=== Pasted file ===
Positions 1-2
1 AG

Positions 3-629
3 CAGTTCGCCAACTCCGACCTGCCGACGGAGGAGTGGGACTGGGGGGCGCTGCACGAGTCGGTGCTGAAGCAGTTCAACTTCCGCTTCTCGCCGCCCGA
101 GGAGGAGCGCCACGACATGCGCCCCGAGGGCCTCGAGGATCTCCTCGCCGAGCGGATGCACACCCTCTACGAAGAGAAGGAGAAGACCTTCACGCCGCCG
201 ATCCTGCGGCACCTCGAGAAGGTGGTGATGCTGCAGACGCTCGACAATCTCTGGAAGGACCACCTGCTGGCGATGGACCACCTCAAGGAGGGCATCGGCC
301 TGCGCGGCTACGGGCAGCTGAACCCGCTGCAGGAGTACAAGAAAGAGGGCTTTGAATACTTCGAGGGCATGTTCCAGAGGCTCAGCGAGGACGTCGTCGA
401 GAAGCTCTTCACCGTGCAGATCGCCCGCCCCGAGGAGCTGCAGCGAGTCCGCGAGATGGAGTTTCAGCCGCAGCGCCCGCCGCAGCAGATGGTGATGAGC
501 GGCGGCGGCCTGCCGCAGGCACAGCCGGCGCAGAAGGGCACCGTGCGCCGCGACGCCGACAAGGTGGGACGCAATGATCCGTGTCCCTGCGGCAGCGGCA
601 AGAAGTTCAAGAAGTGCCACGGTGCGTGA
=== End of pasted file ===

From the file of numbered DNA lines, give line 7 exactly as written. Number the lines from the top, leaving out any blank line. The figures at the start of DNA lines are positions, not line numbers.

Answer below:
301 TGCGCGGCTACGGGCAGCTGAACCCGCTGCAGGAGTACAAGAAAGAGGGCTTTGAATACTTCGAGGGCATGTTCCAGAGGCTCAGCGAGGACGTCGTCGA